11. 11. Development of CAP share of EU budget and absolute and relative CAP costs <ul><li>Absolute Cap expenditure averages about €53bn annually (€37bn in 1992) </li></ul><ul><li>CAP share of EU budget down from peak of over 70% to 35% by 2013 </li></ul><ul><li>CAP costs represent 0.46 percent of EU GDP </li></ul><ul><li>… but amount to barely 1% of total public spending (EU plus member states’ budgets) </li></ul><ul><li>Prospect for further diminishing share of EU spending and even reduction in real terms </li></ul>10
  12. 12. New Motivation for a New CAP <ul><li>Mechanized agriculture helped increase labour productivity (20X since 1850 for the economy as a whole) </li></ul><ul><li>Sustainable agriculture must do more to increase resource productivity and… </li></ul><ul><li>Contribute to reduce emissions of CH4 (methane), CO2 (carbon oxide) and N20 (nitrous oxide) </li></ul><ul><li>Need to shift support to ecosystem production using market and fiscal instruments: </li></ul><ul><ul><li>Including agriculture/forestry into emission trading (ETS) </li></ul></ul><ul><ul><li>Creating new markets for eco-system production and trade </li></ul></ul><ul><ul><li>Increasing petrol, fertilizer and pesticide prices </li></ul></ul><ul><ul><li>Imposing eco-taxes on unsustainable practices </li></ul></ul><ul><ul><li>Compensating farmers for related income losses </li></ul></ul>11
  13. 13. Public Goods in Farming <ul><li>Like all economic activities, farming involves as by-product unpaid benefits and costs impacting on society, i.e. positive and negative externalities (e.g., carbon sequestration and pollution respectively) </li></ul><ul><li>Land managers tend to privilege production of food and fiber that pays compared to public goods that do not pay </li></ul><ul><li>Farming is therefore beset by so-called market failures : it under-provides public goods such as eco-system services, and over-provides public “bads” (it is a net emitter of GHG, in particular CH4 and N20) </li></ul><ul><li>Market failures can be corrected via public policy and market remedies </li></ul><ul><li>Estimated values of ecosystem services are huge </li></ul><ul><ul><li>annual global flows of terrestrial ecosystem services exceed $11tr in 1994 (twice as big as global GDP) </li></ul></ul><ul><ul><li>At current pace, the world’s global footprint is 30% above global bio-capacity (WWF) </li></ul></ul><ul><ul><li>Loss of terrestrial biodiversity involves annual global welfare losses of $50bn (TEEB) </li></ul></ul>12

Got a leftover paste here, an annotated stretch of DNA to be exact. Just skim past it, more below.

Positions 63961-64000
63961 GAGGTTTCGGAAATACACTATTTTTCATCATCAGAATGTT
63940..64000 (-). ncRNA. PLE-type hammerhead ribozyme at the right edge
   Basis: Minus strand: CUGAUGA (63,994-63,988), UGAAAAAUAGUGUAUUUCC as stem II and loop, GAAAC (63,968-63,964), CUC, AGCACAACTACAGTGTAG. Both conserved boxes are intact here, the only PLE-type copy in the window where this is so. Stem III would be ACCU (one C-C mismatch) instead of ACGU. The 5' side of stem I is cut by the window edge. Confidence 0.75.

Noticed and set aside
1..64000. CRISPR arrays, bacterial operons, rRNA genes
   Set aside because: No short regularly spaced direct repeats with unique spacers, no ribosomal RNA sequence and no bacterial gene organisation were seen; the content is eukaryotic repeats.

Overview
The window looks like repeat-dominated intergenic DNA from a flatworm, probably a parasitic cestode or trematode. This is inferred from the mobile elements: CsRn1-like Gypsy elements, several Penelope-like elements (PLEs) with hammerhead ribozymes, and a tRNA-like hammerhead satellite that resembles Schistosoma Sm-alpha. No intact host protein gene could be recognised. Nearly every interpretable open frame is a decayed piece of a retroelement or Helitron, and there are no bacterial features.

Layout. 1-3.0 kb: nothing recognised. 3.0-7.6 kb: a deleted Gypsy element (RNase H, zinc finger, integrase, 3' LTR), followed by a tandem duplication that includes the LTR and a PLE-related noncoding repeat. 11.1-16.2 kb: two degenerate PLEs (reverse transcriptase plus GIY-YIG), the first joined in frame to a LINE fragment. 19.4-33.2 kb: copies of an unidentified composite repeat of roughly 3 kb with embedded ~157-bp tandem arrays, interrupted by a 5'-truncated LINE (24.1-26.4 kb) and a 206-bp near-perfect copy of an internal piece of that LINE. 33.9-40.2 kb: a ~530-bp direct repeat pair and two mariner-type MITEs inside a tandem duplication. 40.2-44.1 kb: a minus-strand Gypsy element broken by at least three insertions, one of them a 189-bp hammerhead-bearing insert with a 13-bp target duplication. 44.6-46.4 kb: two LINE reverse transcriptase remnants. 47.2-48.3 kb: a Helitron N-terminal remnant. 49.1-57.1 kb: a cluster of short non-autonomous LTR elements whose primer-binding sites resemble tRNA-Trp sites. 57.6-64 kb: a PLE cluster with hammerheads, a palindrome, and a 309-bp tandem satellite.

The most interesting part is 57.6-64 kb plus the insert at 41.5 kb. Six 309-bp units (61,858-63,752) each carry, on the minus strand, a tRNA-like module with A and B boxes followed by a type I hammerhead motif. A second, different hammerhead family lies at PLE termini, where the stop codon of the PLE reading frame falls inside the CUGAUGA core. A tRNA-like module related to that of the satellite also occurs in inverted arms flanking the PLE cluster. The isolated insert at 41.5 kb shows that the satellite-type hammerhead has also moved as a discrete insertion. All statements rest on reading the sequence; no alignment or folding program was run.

14. 14. Instruments to deliver Public Goods <ul><li>Public policies and payments for eco-system production, better farming practices or for foregoing damaging behaviour </li></ul><ul><li>Creation of environmental markets: </li></ul><ul><ul><li>Cap and Trade : setting environmental limits with those overshooting (or undershooting) them selling (or buying) credits </li></ul></ul><ul><ul><li>Floor and trade : imposing a minimum proportion (floor) of ecologically managed land </li></ul></ul><ul><ul><li>Offsets : regulating that developers offset environmental degradation by purchasing equivalent eco-services from land managers </li></ul></ul><ul><ul><li>Contracts for services reducing pollutants (e.g. water companies paying farmers to preserve water quality lowering water treatment costs) </li></ul></ul><ul><li>Action at EU level: environment is of common interest, does not stop at border, plus competitiveness and solidarity factors </li></ul>13
  15. 15. Wrapping UP <ul><li>CAP reform becoming more complex with its greening </li></ul><ul><li>Budgetary pressures unprecedented (nationalism) </li></ul><ul><li>Undersupply of environmental services due to market failures </li></ul><ul><li>Creation of environmental services best way to reduce undersupply without impinging on the public purse, but difficult and takes time </li></ul><ul><li>Until then, CAP budget cuts, albeit inevitable, can be limited via an alliance between stakeholders in agriculture and in the environment </li></ul>14